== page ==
This weekend i was flipping through American Express’ Departures magazine and an article about Egypt caught my attention. I tweeted my initial thoughts but even after that, the story has stayed with me. So much so that i feel compelled to write them down and share them.
Next to South Africa, my time in Egypt always makes my top five holiday trips. I love mythology, especially Egyptian mythology so spending time in the country learning even more about this part of its history was so rewarding. It was also fantastic to meet Egyptians and hear their own thoughts on their country, culture and religion. My upbringing was rather progressive but, based on location, i was not exposed to a lot of other religions. Being given the opportunity to enter a Mosc and hear about Islam in a non-threatening and non-confrontational way was incredibly meaningful. To this day, i find myself reminding people what you see on the news it not necessarily what Islam is about. (Sad that it even has to be said, honestly.)
Having been to Egypt, i have a tremendous appreciation as just to how much the country relies on tourism. It’s insane. A huge portion of their welfare is connected, directly or indirectly, to tourism. If people aren’t coming, travel guides are unemployed, shop keepers aren’t moving knickknacks, restaurants aren’t entertaining, the list is goes on.
While i’m paraphrasing, I think writer Joshua Hammer is making a valid point that with few people willing to travel to Egypt, it’s an ideal time to visit. You won’t have to fight crowds and lines throughout the country, especially in Cairo.
Having lived in New York City following the September 11th Terrorist Attacks, i’ve seen how tourism can help rebuild communities and offer people a sense of their normal life, even if its only in the psychological sense. Not only have i seen what Josh is talking about, but i do consider the role tourism plays in country’s economy when i decide where to travel.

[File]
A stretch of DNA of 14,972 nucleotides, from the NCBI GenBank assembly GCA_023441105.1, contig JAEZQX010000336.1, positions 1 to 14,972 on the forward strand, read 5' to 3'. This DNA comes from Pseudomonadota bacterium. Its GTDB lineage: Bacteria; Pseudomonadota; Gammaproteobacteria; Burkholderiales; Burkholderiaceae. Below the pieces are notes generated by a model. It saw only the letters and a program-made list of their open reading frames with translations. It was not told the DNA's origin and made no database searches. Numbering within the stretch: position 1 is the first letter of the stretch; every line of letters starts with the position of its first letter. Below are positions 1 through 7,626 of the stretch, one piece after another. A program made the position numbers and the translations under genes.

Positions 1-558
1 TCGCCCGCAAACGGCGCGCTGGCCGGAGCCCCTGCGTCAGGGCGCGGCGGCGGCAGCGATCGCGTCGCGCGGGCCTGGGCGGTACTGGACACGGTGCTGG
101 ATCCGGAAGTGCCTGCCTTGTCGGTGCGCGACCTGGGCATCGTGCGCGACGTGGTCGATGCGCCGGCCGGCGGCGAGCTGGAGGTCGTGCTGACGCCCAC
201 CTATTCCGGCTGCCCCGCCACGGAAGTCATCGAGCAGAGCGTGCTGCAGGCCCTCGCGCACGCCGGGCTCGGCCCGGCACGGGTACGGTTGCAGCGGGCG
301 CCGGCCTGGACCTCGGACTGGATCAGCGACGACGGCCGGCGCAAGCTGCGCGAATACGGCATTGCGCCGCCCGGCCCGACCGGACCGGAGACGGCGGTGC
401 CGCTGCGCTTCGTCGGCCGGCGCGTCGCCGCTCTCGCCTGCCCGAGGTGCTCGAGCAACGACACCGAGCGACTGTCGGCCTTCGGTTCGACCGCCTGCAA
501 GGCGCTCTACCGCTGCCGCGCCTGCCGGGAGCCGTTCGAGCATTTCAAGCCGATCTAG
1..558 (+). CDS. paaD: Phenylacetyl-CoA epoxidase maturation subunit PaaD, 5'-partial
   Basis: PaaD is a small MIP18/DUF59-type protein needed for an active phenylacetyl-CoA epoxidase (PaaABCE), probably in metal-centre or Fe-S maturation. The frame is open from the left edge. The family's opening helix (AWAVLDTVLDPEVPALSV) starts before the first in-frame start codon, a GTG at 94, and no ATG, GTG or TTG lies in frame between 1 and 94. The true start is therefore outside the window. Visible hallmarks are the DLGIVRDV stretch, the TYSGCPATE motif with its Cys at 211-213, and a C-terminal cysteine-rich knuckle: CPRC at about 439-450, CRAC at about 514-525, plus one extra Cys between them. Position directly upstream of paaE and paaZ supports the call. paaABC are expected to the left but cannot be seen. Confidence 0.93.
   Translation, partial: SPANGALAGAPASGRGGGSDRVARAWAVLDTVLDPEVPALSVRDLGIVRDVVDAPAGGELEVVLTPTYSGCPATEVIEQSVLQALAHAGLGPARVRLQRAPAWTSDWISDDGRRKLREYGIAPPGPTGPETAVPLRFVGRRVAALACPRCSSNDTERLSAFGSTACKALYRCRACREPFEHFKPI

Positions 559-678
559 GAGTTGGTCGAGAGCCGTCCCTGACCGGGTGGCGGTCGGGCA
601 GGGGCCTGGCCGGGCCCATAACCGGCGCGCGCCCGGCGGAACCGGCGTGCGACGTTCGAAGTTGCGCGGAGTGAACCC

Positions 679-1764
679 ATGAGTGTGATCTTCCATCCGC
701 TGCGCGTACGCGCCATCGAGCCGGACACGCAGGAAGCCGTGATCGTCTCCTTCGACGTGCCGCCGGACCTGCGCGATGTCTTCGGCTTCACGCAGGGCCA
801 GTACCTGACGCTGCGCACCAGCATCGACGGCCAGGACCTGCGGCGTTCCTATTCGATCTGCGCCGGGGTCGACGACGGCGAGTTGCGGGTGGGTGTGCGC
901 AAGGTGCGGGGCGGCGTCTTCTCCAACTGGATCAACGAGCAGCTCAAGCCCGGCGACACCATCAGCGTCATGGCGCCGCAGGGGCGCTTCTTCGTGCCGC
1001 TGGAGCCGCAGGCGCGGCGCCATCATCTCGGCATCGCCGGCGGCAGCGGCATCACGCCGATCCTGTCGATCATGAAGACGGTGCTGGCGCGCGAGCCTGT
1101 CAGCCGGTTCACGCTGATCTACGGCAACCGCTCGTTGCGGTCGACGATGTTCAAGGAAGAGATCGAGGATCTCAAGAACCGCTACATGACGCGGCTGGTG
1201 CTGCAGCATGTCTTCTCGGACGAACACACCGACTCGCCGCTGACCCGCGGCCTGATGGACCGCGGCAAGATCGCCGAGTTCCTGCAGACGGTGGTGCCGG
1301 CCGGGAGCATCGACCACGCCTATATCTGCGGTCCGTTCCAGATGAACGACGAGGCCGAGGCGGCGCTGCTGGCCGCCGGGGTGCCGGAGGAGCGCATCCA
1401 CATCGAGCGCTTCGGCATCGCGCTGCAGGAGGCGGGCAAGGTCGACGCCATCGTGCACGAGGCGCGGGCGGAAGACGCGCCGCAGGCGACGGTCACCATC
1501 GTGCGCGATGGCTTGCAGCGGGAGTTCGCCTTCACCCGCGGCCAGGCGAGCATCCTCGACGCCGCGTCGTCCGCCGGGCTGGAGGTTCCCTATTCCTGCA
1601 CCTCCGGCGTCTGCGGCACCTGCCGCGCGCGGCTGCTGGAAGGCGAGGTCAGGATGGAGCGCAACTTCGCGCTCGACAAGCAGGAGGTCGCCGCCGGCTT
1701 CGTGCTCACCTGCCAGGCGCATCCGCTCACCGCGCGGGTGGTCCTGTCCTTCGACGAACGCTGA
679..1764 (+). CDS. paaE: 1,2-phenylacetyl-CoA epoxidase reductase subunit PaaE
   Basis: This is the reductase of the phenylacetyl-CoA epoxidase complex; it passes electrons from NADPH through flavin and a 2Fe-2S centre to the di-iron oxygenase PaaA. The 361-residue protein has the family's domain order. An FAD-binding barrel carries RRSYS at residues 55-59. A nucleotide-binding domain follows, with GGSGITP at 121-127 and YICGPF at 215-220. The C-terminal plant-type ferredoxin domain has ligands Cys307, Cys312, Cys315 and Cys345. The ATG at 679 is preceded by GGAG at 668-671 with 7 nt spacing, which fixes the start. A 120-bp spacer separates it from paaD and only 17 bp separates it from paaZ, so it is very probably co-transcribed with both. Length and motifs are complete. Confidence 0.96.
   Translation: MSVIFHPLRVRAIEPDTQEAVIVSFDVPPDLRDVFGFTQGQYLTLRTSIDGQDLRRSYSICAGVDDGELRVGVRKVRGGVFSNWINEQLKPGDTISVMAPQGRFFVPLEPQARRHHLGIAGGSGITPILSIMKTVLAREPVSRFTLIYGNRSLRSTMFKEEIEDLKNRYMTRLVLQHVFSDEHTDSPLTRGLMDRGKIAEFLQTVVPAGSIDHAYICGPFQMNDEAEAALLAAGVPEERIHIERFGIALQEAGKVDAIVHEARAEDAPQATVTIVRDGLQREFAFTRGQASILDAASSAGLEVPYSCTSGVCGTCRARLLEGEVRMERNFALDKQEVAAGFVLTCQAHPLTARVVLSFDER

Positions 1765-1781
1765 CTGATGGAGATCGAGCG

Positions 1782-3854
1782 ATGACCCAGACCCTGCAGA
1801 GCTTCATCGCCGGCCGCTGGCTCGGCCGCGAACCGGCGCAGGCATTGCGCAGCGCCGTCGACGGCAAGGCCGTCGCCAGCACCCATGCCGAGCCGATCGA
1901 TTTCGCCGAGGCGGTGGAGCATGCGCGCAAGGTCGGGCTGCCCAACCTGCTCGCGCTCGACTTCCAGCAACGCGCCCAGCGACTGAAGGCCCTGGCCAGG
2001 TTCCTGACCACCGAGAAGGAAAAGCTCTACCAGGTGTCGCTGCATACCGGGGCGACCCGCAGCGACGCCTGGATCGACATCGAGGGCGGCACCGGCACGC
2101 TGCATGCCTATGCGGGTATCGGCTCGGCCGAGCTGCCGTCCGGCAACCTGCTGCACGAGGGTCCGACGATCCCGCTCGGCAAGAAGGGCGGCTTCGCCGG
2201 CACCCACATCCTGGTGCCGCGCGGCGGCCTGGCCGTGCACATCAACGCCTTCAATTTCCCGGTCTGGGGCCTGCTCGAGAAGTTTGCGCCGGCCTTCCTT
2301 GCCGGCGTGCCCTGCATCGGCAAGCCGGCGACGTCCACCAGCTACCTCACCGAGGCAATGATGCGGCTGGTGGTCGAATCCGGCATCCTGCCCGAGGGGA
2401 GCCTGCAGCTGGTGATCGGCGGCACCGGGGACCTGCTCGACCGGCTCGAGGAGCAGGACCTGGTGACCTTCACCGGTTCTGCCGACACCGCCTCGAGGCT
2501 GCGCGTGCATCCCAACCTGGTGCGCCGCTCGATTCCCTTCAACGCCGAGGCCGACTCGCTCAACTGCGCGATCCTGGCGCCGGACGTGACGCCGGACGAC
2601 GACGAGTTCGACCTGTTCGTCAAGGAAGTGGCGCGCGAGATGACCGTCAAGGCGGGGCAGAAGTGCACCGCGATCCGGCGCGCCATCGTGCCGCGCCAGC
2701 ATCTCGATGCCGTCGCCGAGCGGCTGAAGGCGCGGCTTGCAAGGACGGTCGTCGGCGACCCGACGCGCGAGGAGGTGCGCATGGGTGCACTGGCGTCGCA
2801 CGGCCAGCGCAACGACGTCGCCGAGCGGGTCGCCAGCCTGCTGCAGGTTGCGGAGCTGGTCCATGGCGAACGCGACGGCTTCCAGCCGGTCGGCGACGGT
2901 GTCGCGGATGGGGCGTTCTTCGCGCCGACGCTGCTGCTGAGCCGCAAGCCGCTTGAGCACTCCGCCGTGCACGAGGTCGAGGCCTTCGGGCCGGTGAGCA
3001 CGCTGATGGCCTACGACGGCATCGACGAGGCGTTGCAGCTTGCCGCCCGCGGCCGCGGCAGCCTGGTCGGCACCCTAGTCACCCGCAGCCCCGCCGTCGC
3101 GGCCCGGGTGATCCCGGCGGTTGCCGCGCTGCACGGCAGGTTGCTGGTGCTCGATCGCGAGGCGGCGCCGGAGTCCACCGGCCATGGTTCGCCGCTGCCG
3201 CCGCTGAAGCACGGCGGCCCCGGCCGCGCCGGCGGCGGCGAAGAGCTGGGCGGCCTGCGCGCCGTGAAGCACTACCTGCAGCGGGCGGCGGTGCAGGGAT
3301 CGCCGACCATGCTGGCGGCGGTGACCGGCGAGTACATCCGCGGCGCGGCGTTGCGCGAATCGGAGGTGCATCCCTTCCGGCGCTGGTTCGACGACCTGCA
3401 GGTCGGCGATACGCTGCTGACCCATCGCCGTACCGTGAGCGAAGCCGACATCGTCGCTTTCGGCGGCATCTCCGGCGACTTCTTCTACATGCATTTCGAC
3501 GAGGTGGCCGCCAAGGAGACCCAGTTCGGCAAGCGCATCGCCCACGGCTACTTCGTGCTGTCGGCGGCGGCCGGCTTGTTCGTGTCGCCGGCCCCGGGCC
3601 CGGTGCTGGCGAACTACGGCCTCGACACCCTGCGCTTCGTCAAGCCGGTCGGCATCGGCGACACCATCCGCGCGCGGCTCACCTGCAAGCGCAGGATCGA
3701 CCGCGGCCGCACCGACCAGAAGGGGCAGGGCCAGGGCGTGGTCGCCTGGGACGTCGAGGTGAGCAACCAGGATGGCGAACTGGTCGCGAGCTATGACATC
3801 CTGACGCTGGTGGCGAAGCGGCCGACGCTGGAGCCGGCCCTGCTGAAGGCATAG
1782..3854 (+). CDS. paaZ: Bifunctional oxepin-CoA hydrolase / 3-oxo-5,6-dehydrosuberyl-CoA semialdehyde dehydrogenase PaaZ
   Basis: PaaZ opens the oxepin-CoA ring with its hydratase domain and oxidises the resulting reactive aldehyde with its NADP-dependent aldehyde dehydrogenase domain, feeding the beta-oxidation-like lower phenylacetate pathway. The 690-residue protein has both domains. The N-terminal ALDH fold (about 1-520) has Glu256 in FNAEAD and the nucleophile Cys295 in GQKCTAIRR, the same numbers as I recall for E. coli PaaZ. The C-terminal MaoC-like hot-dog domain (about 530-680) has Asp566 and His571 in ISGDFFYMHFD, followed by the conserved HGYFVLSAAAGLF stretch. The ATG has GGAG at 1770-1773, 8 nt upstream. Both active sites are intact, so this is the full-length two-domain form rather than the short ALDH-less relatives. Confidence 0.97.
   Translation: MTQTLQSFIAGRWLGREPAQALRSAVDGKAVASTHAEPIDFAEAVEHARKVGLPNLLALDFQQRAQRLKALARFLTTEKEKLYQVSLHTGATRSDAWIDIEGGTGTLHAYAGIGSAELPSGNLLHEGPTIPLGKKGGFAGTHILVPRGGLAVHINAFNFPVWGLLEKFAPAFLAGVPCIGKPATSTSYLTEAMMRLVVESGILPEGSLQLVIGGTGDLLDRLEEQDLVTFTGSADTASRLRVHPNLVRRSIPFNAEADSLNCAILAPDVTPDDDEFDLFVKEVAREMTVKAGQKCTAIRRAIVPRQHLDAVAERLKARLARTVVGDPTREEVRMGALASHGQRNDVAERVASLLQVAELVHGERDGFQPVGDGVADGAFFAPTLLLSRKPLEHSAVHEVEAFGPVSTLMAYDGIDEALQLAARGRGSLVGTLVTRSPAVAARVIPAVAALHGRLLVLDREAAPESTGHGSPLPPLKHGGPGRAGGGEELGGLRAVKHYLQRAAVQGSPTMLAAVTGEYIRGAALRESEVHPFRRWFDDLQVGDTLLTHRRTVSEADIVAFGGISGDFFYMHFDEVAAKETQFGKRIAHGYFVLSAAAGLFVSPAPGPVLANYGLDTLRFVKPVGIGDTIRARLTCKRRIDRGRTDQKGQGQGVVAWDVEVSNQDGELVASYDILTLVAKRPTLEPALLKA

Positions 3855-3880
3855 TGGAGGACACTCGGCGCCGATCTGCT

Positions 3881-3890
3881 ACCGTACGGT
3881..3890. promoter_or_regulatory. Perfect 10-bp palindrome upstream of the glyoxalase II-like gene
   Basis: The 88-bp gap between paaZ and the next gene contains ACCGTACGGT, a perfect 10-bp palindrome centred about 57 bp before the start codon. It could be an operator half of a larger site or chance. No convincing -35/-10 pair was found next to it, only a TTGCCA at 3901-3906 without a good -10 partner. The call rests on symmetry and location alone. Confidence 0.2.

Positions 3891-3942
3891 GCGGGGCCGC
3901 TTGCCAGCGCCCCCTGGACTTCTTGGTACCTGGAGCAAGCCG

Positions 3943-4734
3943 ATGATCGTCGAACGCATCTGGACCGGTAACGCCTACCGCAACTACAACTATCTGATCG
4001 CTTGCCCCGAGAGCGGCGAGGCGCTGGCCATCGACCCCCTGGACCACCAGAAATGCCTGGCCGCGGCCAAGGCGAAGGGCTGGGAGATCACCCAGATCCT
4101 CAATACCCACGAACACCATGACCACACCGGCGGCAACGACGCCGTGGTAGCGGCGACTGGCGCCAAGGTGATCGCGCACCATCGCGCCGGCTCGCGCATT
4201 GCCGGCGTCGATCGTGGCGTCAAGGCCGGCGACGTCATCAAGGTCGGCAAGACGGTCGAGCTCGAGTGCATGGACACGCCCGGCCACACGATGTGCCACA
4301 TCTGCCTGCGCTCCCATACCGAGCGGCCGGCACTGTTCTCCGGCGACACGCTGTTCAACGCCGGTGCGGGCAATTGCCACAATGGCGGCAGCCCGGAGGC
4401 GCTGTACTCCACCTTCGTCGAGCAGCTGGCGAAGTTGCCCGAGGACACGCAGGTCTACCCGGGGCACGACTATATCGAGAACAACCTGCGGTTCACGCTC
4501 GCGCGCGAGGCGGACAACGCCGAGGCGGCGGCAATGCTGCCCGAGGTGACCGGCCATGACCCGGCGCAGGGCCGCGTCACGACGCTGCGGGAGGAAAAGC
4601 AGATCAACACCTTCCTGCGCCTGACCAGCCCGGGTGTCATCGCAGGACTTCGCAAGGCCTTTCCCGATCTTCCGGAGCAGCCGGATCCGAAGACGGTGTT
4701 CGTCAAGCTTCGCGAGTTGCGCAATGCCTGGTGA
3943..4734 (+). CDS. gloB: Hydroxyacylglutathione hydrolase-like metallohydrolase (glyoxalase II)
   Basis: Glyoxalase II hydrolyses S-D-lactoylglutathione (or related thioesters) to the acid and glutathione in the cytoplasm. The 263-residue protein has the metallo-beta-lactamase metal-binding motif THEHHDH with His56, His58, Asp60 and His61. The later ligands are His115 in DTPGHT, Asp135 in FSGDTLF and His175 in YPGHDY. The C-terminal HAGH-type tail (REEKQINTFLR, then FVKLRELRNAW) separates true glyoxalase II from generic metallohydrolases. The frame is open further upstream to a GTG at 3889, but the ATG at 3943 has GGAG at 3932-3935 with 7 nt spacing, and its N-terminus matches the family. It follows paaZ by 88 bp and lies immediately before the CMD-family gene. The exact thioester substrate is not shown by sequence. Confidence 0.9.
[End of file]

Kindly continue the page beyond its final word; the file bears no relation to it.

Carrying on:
What bothers me is that i really believe Josh’s article needs one GIANT asterisk: *this column is not intended to apply to Americans.
When i visited Egypt, relations with the US were very tense. I can honestly and wholeheartedly say i felt welcome and was treated well. (This includes being heckled a few times in Cairo). My issue is that i don’t believe Egypt is for the faint of heart or the average Departures reader. This is not a place you should plan to go and “wing it,” even under the best of circumstances. I want everyone to go there and share my experiences, but i strongly recommend going with a tour guide and/or tour operator.
These people speak the language and help you navigate a lot of in-country customs and daily tasks we take for granted. For instance, you can get through the Visa line at the airport without speaking Arabic. However, you can get through a lot more efficiently if you have a tour guide who translate the exchange between you and your customs agent. You can go to the souk and shop and attempt to negotiate with shop keepers for a fair price. But you will be more successful if you have a guide.
If that’s not a strong enough reason, consider most tour guides in Egyptian hold advanced degrees on the history of the country. It’s amazing what they are required to learn for their jobs. Your trip will be so much more rewarding if you have a guide with you.
A tour guide can also serve as a bit of a buffer. Like it or not, at some point you will meet someone who has strong opinions about Americans. By strong, i mean negative. Very negative and very unflattering. Tensions can be quickly diffused when people realize you are accompanied by a tour guide and therefore not a target for public heckling.
Guides also offer, unfortunately, much-needed safety and protection. It’s just a fact that the region is unstable. When you combine lots of people with perceived wealth, with people who struggle to find food, tensions rise and people do irrational things. People also try to hurt affluent individuals to make a statement or bring attention to a cause or issue. Consider, you may not think of yourself as affluent. But, it ain’t exactly cheap to get to Egypt and citizens know this.
Sadly, we live in a world where this kind of protest happens almost daily. Egypt goes to great measures to protect visitors. Most of the time they are able to.
When things change in Egypt, i will be one of the first encouraging people to go. But for now, i just don’t think it’s smart and i wish more care had been put into the construction of the story, “Cairo: Should I Stay or Should I Go.” And with that, my slightly organized thoughts on the story, “Cairo: Should I Stay Or Should I Go”
I’ve linked the article but the full text may be behind a firewall. If that’s the case, i’ll copy and paste it in a comment for those who wish to read it.